making a low frequency, wide arc, 'spinner'

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Big Bad Bob

Dec 27, 2015, 8:00:46 PM12/27/15
recently I had a task that required a low frequency spin device with a
large diameter arc (in this case 4 feet).

To make this happen, I glued a knob that fit a stepper motor "gear" end
onto a dowel rod, counterweighting a much shorter end with bolt + nuts +
iron wire wrapped around it and a lot of hot glue. The nuts actually
"screw onto" the wood, sorta self-tapping it in the process. hot glue
to keep a double-nut in place, then I can screw a bolt onto the butt-end
with more nuts that adjust the counterbalance.

Then, with a balanced armature, you can run a modified version of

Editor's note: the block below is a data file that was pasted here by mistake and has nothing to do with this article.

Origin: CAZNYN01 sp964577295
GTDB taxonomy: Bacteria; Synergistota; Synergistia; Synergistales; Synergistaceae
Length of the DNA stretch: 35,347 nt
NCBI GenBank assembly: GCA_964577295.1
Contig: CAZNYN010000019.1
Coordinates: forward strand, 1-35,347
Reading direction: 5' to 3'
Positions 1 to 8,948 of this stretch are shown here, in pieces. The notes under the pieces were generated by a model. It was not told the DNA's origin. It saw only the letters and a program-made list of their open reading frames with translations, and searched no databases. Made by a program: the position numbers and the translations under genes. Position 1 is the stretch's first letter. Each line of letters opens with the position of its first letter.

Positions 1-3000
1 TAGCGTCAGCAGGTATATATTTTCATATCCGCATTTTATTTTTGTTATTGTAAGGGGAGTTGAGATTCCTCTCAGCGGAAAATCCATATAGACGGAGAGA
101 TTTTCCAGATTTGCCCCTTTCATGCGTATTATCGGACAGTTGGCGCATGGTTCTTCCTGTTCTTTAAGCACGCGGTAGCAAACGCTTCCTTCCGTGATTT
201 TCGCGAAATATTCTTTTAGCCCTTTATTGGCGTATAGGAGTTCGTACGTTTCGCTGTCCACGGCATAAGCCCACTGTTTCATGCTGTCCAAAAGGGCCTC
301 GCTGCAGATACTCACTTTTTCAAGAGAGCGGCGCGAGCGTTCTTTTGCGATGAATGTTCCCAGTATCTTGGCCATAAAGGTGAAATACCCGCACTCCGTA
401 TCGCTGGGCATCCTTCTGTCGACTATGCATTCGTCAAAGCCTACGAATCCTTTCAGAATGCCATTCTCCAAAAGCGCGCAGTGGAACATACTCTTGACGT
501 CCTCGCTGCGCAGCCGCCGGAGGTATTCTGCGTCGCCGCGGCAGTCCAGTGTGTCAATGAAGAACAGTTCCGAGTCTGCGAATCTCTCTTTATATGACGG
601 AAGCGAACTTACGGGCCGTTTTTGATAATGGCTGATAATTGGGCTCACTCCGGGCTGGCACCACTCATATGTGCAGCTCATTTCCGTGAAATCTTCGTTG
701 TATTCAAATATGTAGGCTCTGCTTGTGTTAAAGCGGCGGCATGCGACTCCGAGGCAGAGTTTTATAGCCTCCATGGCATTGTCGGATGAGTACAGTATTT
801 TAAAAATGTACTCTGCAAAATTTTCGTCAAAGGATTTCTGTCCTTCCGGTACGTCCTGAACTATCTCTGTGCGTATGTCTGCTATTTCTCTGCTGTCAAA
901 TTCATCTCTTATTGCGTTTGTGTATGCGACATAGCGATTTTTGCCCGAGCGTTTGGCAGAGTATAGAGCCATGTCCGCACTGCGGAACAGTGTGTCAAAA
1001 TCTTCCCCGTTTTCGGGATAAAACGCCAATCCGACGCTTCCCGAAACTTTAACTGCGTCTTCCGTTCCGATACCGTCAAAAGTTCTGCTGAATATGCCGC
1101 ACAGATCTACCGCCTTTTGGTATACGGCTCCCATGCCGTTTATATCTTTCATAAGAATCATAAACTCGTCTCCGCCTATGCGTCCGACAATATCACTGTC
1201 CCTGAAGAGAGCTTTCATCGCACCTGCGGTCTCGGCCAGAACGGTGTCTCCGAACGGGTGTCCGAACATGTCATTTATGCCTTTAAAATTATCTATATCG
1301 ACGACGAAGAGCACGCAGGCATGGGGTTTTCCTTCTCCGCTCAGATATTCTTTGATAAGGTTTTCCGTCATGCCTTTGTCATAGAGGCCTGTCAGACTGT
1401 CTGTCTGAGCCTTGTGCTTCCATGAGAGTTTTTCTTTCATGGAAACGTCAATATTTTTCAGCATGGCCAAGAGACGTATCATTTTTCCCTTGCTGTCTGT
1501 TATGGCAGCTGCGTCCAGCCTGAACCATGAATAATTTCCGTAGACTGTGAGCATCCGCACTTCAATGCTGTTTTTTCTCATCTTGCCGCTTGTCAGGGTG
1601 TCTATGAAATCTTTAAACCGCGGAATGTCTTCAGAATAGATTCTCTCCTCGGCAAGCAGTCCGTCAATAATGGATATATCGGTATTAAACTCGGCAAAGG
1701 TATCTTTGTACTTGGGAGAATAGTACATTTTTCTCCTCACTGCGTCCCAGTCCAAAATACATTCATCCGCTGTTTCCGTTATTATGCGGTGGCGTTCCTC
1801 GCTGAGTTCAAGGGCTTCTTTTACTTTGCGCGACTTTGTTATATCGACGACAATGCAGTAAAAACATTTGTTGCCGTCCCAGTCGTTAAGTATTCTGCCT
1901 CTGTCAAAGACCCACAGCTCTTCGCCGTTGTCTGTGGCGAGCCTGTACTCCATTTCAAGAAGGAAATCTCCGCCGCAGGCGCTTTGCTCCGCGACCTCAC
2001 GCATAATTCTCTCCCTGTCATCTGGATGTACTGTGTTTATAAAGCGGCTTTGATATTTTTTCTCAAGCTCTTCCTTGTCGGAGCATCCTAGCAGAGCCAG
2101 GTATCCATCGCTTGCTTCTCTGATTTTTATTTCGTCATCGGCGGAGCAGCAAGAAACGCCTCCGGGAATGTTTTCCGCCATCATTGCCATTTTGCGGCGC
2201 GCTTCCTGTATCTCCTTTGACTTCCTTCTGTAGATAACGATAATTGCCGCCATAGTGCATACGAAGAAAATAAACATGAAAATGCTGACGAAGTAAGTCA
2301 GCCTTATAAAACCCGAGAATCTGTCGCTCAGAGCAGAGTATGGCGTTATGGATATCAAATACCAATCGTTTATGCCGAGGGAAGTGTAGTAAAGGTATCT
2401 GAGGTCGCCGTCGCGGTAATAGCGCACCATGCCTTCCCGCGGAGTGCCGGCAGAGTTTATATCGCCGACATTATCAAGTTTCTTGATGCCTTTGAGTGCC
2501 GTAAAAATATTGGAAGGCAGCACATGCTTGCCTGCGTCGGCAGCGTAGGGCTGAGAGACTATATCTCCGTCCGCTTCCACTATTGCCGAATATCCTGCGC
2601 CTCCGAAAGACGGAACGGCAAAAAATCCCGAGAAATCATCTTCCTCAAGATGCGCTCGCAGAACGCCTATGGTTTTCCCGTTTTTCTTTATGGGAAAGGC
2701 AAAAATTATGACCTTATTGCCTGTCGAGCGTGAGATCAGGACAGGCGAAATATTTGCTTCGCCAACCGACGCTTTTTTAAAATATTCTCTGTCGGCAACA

Adafruit's motor controller board code on an Arduino, with their motor
controller board and a stepper that came with "the kit" a few years ago.

Steppers can easily give you a nice precise continuous low frequency
motion if you set them up to do that, but they don't have a lot of
torque. So you must carefully balance the arm, then give it a 'hand
spin' until it starts to go on its own. Once going, it continues as
long as there's power, in a nice precise timed arc.

So now I am able to spin "something" in a 4 foot diameter arc, at a
"fractional Hz" speed, easily adjusted, and consistent over a long
period of time.

[you could actually build a giant clock this way, come to think of it,
at least for the sweep second hand - the others would have to be gear
driven off of it]

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